Mr. Feiner apparently agreed. Immediately after Mr. Bernstein spoke, Mr. Feiner announced he was pulling the matter off the Town’s December 16 agenda.
But town officials were not done.
Two weeks later, on December 30, 2015, Mr. Bernstein was notified in writing that the Town was now demanding payment of an additional $400 to cover the costs of the Town’s legal notice and for what it says is one half the cost of the Town’s typewritten transcript of the public hearing.
Even though the ECC has not asked for a copy, the Town is charging the ECC a total of $6 per page for each page of hearing transcript.
Under the prior rules, if the ECC had wanted to see a written transcript, it would have had to file a Freedom of Information Law request and pay the Town the required fee of 25 cents per page.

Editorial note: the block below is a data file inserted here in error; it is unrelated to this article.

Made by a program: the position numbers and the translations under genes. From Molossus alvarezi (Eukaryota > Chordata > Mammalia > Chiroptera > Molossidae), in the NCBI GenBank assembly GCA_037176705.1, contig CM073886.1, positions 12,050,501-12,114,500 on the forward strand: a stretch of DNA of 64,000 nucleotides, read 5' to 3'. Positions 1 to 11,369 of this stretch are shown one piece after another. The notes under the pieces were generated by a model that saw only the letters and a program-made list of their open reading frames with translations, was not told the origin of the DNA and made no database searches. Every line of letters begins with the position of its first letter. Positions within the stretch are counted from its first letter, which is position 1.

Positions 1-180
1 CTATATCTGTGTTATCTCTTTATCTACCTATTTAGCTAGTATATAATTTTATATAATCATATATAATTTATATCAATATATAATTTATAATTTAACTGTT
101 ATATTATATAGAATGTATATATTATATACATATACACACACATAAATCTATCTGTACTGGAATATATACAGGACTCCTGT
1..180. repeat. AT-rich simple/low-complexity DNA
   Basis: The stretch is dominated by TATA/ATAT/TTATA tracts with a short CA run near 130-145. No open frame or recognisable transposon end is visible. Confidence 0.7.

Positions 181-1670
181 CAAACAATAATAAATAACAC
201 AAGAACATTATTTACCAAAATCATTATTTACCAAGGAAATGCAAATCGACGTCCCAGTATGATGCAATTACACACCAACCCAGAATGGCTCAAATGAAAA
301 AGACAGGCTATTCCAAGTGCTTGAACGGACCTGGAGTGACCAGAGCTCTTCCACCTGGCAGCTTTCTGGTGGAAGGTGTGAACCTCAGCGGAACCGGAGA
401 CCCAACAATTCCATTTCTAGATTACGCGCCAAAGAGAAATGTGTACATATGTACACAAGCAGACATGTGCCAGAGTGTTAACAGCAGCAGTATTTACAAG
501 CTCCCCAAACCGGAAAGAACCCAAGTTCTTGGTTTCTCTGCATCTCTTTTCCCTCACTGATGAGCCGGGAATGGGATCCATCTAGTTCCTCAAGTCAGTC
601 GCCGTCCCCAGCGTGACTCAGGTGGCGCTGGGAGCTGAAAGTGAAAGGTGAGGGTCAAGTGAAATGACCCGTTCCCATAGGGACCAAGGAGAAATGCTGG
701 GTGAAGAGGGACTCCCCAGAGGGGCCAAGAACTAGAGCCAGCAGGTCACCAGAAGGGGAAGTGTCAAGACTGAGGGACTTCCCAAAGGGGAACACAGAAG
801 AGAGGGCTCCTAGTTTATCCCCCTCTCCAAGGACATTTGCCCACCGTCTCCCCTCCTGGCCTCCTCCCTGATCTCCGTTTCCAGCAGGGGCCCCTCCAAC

Mr. Bernstein said it would be unfortunate if the Town’s new rules were adopted prospectively, because civic associations usually do not have ample treasuries to support such challenges and, when they are filing such appeals, which history shows happens very rarely in any event, “they are simply trying to enforce the town’s zoning law, which is in the public interest of all taxpayers.”
But Mr. Bernstein said if the Town proceeds to apply its new rules retroactively, the Town will once again be acting unlawfully.
“It used to be said that Mr. Feiner didn’t care if he was accused of acting unlawfully, that he actually taunted his opponents and told them to “sue him” if they didn’t like what he was doing, and many of them have,” Mr. Bernstein said.
“But after Fortress Bible and a string of other losses in one court after another, I believe Mr. Feiner and other town officials should sincerely want to avoid needless legal strife and try instead to work constructively with the Town’s civic leaders who, after all, are just volunteers looking for the Town to do the right thing,” he added.
“Maybe, instead of starting off 2016 on such a sour note, the Town will reconsider and work with us, instead of against us. I certainly hope so.”